Gogol's poem Dead Souls formed a compulsory part of the school literature programme. Pupils were tormented by writing essays on the characters of Chichikov, Plyushkin and Nozdryov, serfdom, or rather the lawless state of the Russian people prior to the Bolshevist revolution. In a word, instead of joy, the writer was burdened by enmity and boredom. And he was even forced to cut the text of the lyrical deviation "Eh, a troika, a troika-bird..." This text contained a literary interpretation of the belief of the writer in the bright future of his people. And that future was our Soviet life...
And so when I took to considering the libretto for the opera, the first thing I resolved was the following: not to include the text of the "Troika-Bird", to do without it. That was, probably, my first impulse in creating the idea of the opera Dead Souls.
This dream lived within me for ten whole years. First consideration, then reading and rereading the great book, notes of the most important things for the musical dramaturgy of the text, sketching the music. And, lastly, the joys and the tortures of working every single day. No contracts, promises, guaranteed theatres or production dates - absolutely nothing of that kind at all.
Rodion Shchedrin. Autobiographical Notes
The birth of the opera Dead Souls is one of the most significant events in the history of music in the 20th century. A vivid event, an unexpected one, but one for which the path was laid by the whole preceding development of Russian (and not just Russian) opera.
Gogol in Russian Opera. In the 19th century, this great Russian writer was one of the most popular suppliers of opera plots. Almost every great classical composer turned to his works: from Musorgsky (the experimental recitative The Marriage and the songfully lyrical Sorochintsy Fair) to Rimsky-Korsakov (the two "nights" - May Night and Christmas Eve) and Tchaikovsky (the opera Vakula the Smith, or Cherevichki). In Gogol, the 19th century saw a lyrical poet, a witty chronicler. And hence the prevalent method of interpretation - in the spirit of a folkloric, colourful, lyric and true-to-life drama. The 20th century, with its sharp change of orientation, took a new stance on Gogol's subjects. Out went light, idyllic tones, in came fantasy, social satire and biting grotesque. This was the reading of Gogol given my drama theatre directors (first and foremost Vsevolod Meyerhold), while in musical theatre the tone was set by Shostakovich with his brilliant The Nose. Shchedrin's Dead Souls partly include both traditions while they remain deeply individual. While vividly portraying the Russian "dead soul", the composer always remains within the realm of reality. Hyperbole never develops into mockery and serves only a special psychological truth, thanks to which the characters of the opera, it would seem, are just about to come off stage and live their own lives. The music of the opera opened up new shades of Gogol's lyricism - melancholic, shrilly Russian and devoid of any hint of pastorale.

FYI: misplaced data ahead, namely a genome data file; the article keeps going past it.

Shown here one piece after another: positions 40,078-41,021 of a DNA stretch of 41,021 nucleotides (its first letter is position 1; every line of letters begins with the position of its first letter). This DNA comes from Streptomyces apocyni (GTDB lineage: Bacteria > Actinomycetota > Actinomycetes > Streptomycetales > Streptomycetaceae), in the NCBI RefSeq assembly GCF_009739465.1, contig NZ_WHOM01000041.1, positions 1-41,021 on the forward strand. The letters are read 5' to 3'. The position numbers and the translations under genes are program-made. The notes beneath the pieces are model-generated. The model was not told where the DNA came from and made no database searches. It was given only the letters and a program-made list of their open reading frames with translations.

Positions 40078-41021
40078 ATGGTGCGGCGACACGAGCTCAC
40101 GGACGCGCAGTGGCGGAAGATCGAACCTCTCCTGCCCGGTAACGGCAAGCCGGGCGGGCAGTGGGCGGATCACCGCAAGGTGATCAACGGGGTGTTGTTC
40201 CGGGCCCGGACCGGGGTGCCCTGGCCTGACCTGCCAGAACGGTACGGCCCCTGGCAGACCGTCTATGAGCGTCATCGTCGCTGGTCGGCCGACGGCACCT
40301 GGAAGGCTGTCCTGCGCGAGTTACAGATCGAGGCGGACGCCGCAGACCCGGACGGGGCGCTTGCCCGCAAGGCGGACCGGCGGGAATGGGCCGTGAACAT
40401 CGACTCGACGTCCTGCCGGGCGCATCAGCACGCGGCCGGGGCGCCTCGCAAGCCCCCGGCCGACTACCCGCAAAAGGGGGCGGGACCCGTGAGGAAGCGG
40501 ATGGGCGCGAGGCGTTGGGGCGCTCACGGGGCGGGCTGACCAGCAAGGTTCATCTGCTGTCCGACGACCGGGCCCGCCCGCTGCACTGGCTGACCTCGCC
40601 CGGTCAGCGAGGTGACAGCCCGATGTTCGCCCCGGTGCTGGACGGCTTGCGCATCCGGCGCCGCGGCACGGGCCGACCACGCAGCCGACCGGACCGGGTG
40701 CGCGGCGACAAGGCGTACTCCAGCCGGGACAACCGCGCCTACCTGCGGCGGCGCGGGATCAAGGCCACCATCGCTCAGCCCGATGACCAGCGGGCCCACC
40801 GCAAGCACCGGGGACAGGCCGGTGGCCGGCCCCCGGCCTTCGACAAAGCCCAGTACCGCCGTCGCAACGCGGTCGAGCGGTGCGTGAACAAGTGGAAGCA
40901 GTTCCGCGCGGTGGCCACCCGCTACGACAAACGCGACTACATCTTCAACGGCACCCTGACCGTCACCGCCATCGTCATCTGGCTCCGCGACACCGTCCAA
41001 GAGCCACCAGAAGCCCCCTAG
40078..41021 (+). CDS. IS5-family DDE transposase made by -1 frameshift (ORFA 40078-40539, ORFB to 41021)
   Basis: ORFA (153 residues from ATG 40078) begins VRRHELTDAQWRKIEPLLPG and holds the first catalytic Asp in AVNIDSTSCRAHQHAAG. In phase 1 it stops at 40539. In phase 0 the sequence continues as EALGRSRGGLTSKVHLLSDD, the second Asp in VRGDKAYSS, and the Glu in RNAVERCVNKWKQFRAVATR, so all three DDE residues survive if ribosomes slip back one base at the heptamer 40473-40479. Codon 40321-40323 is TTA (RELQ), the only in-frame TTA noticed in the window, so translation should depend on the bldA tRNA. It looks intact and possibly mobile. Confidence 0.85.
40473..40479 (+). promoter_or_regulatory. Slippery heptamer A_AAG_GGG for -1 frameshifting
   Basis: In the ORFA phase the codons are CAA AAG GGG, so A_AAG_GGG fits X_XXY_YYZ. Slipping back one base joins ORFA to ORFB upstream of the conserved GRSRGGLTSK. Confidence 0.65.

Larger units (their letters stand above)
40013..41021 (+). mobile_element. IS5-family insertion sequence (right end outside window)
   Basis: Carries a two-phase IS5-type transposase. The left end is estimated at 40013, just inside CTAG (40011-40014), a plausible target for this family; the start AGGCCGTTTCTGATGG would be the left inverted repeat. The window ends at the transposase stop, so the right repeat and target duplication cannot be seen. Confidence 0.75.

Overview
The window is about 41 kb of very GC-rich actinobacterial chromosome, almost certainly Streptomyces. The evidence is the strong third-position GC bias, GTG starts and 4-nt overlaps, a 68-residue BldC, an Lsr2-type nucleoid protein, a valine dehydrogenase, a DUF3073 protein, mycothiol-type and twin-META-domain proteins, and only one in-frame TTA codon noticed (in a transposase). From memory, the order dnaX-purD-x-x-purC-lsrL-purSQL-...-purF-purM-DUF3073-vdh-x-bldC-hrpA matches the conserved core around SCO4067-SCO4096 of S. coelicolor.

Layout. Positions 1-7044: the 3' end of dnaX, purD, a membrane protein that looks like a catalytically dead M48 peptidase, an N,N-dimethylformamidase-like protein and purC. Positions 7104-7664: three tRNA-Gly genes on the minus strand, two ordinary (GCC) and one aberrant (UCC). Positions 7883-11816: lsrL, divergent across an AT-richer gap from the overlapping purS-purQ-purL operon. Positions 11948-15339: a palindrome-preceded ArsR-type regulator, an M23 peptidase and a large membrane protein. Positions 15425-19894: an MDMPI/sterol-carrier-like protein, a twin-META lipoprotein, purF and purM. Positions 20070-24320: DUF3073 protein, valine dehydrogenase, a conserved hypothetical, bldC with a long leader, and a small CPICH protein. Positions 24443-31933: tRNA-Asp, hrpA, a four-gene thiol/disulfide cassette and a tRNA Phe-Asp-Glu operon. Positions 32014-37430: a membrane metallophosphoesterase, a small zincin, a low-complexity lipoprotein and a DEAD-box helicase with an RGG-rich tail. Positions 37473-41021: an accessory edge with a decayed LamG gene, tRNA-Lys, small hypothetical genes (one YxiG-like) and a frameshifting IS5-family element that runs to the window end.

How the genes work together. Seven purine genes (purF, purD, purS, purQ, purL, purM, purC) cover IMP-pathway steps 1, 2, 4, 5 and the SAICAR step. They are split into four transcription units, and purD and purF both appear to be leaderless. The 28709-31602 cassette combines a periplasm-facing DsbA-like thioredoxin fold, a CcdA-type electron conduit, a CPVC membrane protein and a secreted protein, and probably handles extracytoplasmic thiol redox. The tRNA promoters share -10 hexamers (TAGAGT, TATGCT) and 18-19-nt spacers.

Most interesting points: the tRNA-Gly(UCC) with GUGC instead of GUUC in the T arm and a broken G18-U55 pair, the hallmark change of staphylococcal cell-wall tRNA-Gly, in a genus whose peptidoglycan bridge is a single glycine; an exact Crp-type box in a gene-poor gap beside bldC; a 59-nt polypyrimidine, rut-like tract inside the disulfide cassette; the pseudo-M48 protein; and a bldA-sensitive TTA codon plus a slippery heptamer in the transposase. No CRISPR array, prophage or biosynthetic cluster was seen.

Shchedrin the Composer. He approached the creation of this opera with all the weaponry available to a composer, with a deep knowledge of Russian musical folklore and of the achievements of professional European music. By crossbreeding the intonation means of Russian folk song with elements of dodecaphony, the traditions of Italian opera buffa with the recitative innovations of Russian composers, Shchedrin created an integral operatic style where Gogol's imagistic world is expressed in the most veracious, the most authentic terms.
The Triumvirate of Geniuses. In his memoirs, Shchedrin writes that he wrote the opera "for himself", not thinking of contracts or specific theatres. However, by the time when the work was totally complete, the powers to stage it had also evolved sufficiently. News that Shchedrin had completed a new opera based on Gogol's Dead Souls sped like lightning in theatre circles. Culture Minister Pyotr Demichev proposed a hearing of the opera first at the Ministry and later before the Artistic Council of the Bolshoi Theatre. Without paying attention to the "dangerous" moments (which were highlighted only after the premiere) the Artistic Council took the decision to stage the work. It was directed by the great Russian opera director Boris Pokrovsky, with Shchedrin inviting Yuri Temirkanov to conduct. These three geniuses created a vivid, innovative work where Pokrovsky introduced elements of conditional theatre (double-balconied stage, dozens of carbon-copied Chichikov, numerous governor's daughters). The premiere of Dead Souls at the Bolshoi Theatre took place on 7 June 1977. One year later, Yuri Temirkanov staged this production at the Mariinsky Theatre, with Sergei Leiferkus dazzling in the role of Chichikov.
In the last thirty years the opera Dead Souls has been produced extremely rarely in Russia. Its performance in concert at the Mariinsky Theatre Concert Hall is an important event in the music life of St Petersburg and the on-stage "destiny" of this work.